56: {
    57: string pathFormat = “GC://{0}”;
    58: string memberIdx = “member”;
    59: string sAMAccountNameIdx = “sAMAccountName”;
    60: string sAMAccountTypeIdx = “sAMAccountType”;
    61: string personnelNumberIdx = “extensionAttribute4”;
    63: if (properties[memberIdx] != null)
    64: {
    65: foreach (object property in properties[memberIdx])
    66: {
    67: string distinguishedName = property.ToString();
    69: string path = String.Format(pathFormat, distinguishedName);
    71: //Get the directory entry for this member record. Filters for only the sAMAccountTypes
    72: //security group and user.
    73: PropertyCollection childProperties = CISFLDAP.GetADPropertiesForSingleEntry(path, filter);
    75: if (childProperties != null)
    76: {
    77: //If the member’s sAMAccountType is User.
    78: if ((int)childProperties[sAMAccountTypeIdx].Value == (int)AuthZGlobals.sAMAccountType.User)
    79: {
    80: //If member is a user then add, else member is a Service Account with no
    81: //personnel number.
    82: if (childProperties[personnelNumberIdx].Value != null)
    83: groupMembers.Add(searchResults.Properties[sAMAccountNameIdx].Value.ToString());
    84: else
    85: {
    86: //You’ll need to decide if you want to capture the Service Acount info.
    87: }
    88: }
    89: else
    90: //RECURSE – Look up all the members of the security group just found.
    91: GetUsersInGroup(childProperties, groupMembers, filter); // entry is not declared anywhere
    92: }
    93: }
    94: }
    95: }
    97: #endregion

  • Jim DeVries February 8, 2012, 11:55 pm

    Thanks for writing this up. I used your code and ran into a situation where there were circular references within nested groups. I added another parameter to control the depth of the recursion. It would be better yet if the code knew what groups had been enumerated already and skipped them specifically. (I also threw in a sort so the results align with what you see in ADUC.)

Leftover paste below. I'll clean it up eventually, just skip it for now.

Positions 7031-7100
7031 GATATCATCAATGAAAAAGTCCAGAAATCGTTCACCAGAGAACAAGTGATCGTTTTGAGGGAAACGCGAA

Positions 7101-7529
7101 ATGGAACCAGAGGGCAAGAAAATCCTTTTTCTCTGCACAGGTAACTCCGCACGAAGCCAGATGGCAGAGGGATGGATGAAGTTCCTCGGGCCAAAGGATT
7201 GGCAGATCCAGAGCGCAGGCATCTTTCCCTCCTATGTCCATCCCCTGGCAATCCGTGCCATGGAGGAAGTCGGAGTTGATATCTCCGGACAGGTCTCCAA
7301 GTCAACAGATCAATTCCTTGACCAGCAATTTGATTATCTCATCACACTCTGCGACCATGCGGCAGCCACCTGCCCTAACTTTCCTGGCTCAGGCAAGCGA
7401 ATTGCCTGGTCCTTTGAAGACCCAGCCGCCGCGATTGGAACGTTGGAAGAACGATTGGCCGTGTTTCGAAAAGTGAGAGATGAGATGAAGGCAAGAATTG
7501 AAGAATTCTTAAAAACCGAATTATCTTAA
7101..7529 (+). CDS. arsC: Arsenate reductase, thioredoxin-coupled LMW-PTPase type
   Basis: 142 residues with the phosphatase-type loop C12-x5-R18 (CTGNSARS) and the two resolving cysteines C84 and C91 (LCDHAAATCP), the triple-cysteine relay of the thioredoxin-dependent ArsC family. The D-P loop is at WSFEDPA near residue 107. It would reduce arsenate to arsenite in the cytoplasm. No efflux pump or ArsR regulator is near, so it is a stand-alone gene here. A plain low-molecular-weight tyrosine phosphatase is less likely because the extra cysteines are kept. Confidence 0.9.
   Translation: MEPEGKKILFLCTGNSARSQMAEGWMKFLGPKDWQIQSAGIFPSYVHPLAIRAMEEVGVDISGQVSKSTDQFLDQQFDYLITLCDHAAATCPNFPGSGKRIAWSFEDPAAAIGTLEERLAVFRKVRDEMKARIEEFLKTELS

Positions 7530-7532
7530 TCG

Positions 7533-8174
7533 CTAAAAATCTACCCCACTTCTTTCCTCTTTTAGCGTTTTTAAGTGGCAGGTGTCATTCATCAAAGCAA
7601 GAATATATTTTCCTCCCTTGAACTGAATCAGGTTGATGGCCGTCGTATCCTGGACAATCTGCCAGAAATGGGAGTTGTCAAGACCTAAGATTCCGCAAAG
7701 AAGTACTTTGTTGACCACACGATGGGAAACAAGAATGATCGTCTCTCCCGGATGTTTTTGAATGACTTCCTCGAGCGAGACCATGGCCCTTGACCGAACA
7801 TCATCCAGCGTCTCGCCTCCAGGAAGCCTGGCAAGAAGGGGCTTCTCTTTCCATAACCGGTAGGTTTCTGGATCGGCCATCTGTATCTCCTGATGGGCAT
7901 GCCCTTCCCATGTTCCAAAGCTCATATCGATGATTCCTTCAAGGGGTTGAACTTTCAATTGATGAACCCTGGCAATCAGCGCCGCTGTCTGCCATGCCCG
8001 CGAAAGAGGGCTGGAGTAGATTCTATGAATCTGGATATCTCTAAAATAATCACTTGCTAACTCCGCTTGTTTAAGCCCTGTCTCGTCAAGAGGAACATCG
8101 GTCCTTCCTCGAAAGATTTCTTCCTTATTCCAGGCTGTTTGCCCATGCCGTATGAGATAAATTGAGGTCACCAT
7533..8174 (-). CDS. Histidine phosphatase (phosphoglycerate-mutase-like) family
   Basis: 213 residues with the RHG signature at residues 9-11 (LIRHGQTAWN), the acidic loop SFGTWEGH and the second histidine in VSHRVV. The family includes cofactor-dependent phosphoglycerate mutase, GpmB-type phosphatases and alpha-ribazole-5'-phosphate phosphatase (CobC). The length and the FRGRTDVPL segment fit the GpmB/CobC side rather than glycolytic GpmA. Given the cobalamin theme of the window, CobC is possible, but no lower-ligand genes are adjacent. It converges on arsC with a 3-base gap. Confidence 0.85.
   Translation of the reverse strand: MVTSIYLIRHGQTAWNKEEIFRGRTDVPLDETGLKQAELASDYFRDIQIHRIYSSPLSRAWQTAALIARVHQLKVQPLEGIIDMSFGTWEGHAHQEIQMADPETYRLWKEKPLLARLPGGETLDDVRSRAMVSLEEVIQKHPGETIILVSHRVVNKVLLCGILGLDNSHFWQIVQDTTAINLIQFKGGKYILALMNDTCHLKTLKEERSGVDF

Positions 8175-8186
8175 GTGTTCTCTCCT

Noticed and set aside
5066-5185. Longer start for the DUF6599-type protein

function Get-ADNestedGroupMembers {
    param (
    [String] $GroupName,
    [Int] $Depth
    $Members = Get-ADGroupMember -Identity $GroupName | sort
    $members | % {
    if(($_.ObjectClass -eq “group”) -and ($depth -le 4)) {
    Get-ADNestedGroupMembers -GroupName $_.distinguishedName -Depth ($Depth + 1)
    } else {
    return $_.distinguishedname

    import-module activedirectory
    Get-ADNestedGroupMembers -GroupName “RDP – AppServer1” -Depth 1

    • Sitaram Pamarthi February 10, 2012, 3:47 pm

      That is a very good point, Jim. Having -Depth parameter helps to some extent. Like you said, script should cache the parsed group names and skip if it comes across it again. I will extend my code.

  • Rocky February 23, 2012, 4:21 am

    Thank you for posting this, helped me much 🙂

  • Fred February 24, 2012, 6:15 am

    The AD PowerShell command Get-ADGroupMember does in fact have a recusrive switch that does exactly this. To pretty up the output all you have to do is something like this:

    $AllMembers = Get-ADGroupMember -Identity “Domain Admins” -Recursive
    ForEach ($Member in $AllMembers) {
    Write-Output $Member.distinguishedname

    • Sitaram Pamarthi February 24, 2012, 10:55 am

      Thanks Fred. I didn’t realize that. Btw, will it detect circular references that Jim was asking about in above comments?

      • Matt May 11, 2016, 2:32 am

        I realize that this is 4 years old, but for future web searchers… The -Recursive switch does not detect circular references. It will eventually just time out. Aside from circular reference issues, you could easily filter the results to only include users and computers (which does exclude more than groups, such as ManagedServiceAccounts) by piping the output to Where{$_.objectclass -eq ‘User’ -or $_.objectclass -eq ‘Computer’} or simply exclude groups but piping to Where{$_.objectclass -ne ‘Group’}

  • Sitaram Pamarthi May 31, 2012, 8:15 pm

    Fred, I have answer for your question, why not “-Recursive” switch. It seem to be listing the names of the child groups as well along with the members which defeats the purpose as we are just interested in user/computer members. Hope this answers your question.